Ironically, the instability and violence may boost the chances of the United States’ favored candidate, U.S.-appointed interim Prime Minister Ayad Allawi. While most electoral slates are unable to campaign or even release their candidates’ names because of the violence, Allawi can present himself as a symbol of strength, running an expensive television campaign while protected by security forces. He has access to firepower and reconstruction funds, which may prove appealing to many ordinary Iraqis who, understandably, want the electricity to flow and the kidnappings and violence to stop.
Of course the United States can’t guarantee the favored candidate will prevail. But whoever is in the leadership slot in Iraq will understand certain unavoidable realities of power. As the New York Times put it — in the delicate fashion appropriate to the Times — the recent announcement by Shi’a leaders that any government it forms would not be overtly Islamic was partly in response to Iraqi public opinion. But, as reporter Dexter Filkins reminded readers, U.S. officials “wield vast influence” and “would be troubled by an overtly Islamist government.” And no one wants troubled U.S. officials, even Iraqi nationalists who hate the U.S. occupation but can look around and see who has the guns.
The realities on the ground may eventually mean that even with all those guns, the United States cannot impose a pro-U.S. government in Iraq. It may have to switch strategies again. But, no matter how many times Bush speaks of his fondness for freedom and no matter what games the planners play, we should not waver in an honest analysis of the real motivations of policymakers. To pretend that the United States might, underneath it all, truly want a real democracy in Iraq — one that actually would be free to follow the will of the people — is to ignore evidence, logic and history.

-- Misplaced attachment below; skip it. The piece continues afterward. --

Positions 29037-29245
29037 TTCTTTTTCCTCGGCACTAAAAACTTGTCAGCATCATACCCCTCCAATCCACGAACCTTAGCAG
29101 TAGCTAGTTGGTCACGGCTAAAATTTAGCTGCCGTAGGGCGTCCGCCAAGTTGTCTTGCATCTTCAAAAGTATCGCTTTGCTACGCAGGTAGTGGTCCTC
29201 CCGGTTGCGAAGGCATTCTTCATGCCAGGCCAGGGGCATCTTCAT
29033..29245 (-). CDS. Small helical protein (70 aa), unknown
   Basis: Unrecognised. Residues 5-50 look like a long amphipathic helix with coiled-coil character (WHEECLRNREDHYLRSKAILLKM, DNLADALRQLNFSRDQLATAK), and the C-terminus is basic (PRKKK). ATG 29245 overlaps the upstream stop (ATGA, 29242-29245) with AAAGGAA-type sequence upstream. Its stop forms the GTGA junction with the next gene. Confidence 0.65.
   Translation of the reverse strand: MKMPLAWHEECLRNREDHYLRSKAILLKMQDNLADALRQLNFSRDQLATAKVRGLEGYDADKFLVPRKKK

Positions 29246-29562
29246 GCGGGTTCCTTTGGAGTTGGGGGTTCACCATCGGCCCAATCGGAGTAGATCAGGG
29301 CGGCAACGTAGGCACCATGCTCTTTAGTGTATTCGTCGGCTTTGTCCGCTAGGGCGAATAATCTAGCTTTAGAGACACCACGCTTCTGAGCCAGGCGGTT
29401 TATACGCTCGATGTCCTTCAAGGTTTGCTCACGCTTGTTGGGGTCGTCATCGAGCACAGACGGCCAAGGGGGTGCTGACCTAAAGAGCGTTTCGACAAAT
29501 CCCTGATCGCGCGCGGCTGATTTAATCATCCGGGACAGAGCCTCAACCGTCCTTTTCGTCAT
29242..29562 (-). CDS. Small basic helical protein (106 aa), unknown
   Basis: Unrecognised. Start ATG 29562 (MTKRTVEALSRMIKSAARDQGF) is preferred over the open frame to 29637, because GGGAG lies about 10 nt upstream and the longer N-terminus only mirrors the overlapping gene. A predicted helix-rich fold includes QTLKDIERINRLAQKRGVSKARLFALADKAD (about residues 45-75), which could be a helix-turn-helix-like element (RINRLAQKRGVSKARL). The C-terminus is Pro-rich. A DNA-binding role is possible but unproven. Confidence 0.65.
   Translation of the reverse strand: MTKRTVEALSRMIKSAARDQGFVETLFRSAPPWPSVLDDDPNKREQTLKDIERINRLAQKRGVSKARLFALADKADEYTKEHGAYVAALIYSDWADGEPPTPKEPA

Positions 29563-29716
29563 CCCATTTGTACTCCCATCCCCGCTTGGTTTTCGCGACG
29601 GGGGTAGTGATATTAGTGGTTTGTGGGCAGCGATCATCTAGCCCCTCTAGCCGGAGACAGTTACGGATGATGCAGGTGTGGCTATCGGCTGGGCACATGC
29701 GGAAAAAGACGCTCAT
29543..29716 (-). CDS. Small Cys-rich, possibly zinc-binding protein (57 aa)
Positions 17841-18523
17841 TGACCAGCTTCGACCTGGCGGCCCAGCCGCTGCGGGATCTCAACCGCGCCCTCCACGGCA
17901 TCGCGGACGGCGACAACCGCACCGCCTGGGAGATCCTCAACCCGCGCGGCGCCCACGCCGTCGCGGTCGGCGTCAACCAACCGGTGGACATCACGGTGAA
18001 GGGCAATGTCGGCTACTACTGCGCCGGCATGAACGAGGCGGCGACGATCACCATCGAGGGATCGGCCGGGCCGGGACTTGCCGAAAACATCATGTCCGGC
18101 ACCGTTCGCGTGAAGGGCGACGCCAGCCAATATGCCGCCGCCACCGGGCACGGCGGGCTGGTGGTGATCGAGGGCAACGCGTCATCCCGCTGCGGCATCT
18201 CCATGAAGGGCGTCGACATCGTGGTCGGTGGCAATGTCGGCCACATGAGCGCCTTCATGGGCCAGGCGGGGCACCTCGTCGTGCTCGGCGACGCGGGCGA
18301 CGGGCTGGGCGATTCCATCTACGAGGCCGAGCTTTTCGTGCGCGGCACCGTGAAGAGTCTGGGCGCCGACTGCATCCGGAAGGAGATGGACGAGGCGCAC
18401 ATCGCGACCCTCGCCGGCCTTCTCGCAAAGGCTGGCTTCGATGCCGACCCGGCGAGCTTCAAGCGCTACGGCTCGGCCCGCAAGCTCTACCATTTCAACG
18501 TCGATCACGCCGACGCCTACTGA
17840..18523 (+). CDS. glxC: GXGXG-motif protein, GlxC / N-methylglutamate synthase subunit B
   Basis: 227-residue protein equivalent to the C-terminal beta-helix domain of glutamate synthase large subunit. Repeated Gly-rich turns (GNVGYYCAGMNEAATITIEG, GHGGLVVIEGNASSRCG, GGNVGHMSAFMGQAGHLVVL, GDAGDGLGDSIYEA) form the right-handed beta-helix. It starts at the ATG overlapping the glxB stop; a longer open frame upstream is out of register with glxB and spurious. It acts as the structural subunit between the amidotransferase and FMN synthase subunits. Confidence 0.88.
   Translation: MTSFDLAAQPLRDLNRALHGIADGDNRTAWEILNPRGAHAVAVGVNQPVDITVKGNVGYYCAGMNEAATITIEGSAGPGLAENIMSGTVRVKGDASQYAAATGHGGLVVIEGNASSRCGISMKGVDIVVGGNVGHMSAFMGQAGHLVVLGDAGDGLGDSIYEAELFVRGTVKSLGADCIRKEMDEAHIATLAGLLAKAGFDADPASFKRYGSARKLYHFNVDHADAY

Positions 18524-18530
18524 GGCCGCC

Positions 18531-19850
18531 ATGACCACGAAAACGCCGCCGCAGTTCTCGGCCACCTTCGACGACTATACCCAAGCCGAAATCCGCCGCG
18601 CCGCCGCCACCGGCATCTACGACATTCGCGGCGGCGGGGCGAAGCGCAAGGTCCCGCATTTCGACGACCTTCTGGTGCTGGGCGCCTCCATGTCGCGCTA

As blogger Zeynep Toufe put it: “All these precious words have now become something akin to brand names: “democracy,” “freedom,” “liberty,” “empowerment.” They don’t really mean anything; they’re just the names attached to things we do.”
Right now, one of the things that U.S. policymakers do is to allow Iraqis to cast ballots under extremely constrained conditions. But whatever the results on Jan. 30, it will not be an election, if by “election” we mean a process through which people have a meaningful opportunity to select representatives who can set public policy free of external constraint. The casting of ballots will not create a legitimate Iraqi government. Such a government is possible only when Iraqis have real control over their own future. And that will come only when the United States is gone.
Robert Jensen is on the board and Pat Youngblood is coordinator of the Third Coast Activist Resource Center in Austin, TX. They can be reached at email@example.com and firstname.lastname@example.org